The total absence due to illness within Volvo’s Swedish operations amounted in 2003 to 5.3%, a decline of 0.7 percentage points compared with 2002, based on current statistics from the Volvo Group.
Volvo has a total of 26,000 employees in Sweden and is one of the country’s largest private employers. For a succession of years, Volvo has invested major resources in efforts to reduce absenteeism due to illness in the Group’s companies. Within the project entitled “A healthy working life,” the Group has measured the costs of absence due to illness since 1999 using a so-called fitness index. Since the first measurement in the first quarter of 1999, costs have declined by a full 26%. Now, current statistics show that absence due to illness is also declining measured in the number of hours absent.
“It is extremely pleasing that our efforts yield such clearly measurable results,” says Volvo CEO Leif Johansson. “Declining absenteeism due to illness means lower costs, for Volvo as well as society as a whole. Our goal is also that Volvo becomes a better company to work at, which is decisive if we are to compete on the global market.”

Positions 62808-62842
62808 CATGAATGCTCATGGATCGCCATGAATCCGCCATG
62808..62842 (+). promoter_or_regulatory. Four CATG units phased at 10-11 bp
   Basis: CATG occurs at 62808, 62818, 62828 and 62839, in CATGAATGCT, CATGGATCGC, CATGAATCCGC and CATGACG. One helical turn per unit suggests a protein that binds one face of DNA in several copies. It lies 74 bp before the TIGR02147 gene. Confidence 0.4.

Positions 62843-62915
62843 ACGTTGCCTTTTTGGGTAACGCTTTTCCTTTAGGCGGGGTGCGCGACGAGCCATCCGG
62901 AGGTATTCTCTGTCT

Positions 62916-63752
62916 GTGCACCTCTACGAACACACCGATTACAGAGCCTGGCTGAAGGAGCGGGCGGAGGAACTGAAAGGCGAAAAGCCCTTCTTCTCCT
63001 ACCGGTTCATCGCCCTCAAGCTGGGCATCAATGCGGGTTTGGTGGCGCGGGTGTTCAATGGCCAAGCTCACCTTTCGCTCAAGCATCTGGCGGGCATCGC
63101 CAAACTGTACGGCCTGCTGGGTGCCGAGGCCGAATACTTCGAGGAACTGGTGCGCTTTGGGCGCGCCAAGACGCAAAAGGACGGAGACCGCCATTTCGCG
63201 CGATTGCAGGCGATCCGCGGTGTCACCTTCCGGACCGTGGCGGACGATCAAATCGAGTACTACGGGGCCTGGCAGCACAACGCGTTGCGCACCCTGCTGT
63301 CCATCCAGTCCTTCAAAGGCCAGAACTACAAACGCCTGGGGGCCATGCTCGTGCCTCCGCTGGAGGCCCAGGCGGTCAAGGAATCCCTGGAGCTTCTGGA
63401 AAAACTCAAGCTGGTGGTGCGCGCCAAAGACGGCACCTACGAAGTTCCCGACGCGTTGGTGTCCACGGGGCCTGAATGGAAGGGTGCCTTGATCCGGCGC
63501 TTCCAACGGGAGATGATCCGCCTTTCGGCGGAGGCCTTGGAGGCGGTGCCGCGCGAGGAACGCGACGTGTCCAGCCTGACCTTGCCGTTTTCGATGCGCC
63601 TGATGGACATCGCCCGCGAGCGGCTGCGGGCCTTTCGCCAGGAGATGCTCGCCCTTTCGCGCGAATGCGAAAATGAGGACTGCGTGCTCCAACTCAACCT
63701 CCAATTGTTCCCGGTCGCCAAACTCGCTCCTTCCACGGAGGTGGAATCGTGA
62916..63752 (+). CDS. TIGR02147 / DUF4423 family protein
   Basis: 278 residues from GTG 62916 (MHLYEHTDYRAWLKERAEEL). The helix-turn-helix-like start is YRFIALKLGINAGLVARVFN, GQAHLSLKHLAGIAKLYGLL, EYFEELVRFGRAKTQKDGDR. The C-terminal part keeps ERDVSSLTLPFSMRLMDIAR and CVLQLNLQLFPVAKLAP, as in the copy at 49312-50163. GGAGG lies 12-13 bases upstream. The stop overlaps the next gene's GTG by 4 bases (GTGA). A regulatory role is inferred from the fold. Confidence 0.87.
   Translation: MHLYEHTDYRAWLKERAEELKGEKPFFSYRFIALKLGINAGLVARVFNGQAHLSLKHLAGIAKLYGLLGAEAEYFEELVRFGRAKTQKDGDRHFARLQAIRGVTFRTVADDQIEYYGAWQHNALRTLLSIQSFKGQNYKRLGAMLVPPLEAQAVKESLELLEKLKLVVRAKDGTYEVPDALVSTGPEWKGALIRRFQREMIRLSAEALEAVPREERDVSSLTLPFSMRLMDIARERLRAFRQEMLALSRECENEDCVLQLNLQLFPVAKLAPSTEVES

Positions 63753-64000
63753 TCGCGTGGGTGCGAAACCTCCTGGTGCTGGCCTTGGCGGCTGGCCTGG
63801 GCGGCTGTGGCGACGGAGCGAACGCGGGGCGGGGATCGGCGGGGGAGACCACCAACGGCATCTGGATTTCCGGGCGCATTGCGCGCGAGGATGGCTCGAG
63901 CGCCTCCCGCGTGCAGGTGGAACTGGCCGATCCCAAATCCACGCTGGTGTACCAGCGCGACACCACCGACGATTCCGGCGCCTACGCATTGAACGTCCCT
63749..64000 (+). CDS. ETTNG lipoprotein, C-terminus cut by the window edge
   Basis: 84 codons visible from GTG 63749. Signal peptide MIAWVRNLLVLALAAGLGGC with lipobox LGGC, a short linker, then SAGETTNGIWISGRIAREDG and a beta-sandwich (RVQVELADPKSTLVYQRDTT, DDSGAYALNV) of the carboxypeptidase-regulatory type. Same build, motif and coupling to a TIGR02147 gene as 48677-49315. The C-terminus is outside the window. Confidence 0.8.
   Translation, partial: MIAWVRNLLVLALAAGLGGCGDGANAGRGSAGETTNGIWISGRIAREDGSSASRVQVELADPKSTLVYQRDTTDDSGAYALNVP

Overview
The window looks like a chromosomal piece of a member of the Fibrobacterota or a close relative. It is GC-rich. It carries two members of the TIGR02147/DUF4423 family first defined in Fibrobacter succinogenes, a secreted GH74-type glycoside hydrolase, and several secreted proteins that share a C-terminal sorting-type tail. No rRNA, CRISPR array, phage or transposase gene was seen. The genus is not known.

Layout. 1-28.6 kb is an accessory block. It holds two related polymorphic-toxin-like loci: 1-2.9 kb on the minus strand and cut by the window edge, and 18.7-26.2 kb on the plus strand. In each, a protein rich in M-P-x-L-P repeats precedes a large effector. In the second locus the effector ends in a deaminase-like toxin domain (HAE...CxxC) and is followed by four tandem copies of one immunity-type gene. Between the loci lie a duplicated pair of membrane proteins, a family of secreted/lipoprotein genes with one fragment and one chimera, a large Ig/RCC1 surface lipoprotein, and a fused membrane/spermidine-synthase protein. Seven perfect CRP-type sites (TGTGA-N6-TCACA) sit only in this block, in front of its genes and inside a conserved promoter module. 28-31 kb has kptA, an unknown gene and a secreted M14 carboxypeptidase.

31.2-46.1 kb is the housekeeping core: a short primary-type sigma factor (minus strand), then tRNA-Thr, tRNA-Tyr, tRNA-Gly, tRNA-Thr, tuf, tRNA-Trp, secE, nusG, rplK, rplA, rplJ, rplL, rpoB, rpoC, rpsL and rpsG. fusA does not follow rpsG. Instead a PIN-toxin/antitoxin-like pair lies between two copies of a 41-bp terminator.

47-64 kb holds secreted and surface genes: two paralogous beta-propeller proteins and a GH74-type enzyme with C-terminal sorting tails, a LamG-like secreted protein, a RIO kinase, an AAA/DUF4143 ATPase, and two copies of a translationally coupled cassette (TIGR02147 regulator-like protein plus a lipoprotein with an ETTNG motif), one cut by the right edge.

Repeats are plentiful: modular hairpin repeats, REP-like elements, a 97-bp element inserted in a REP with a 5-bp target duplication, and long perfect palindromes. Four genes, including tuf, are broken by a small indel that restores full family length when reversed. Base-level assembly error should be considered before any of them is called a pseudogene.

Statistics on absence due to illness in Sweden are based on the number of hours worked within the Volvo Group’s various business areas and business units in the country. The Group comprises eight business areas, of which six have operations in Sweden, and a number of business units, such as Volvo IT, Volvo Logistics, Volvo Parts and others. “A healthy working life” is a broad-based effort that comprises a number of activities within the health and fitness area. Within the framework of the program, efforts have been made to deal with issues ranging from drug problems to stress exhaustion, or burn-out. A key element of the program is education, teaching managers and employees to recognize signs of illness.
April 27, 2004
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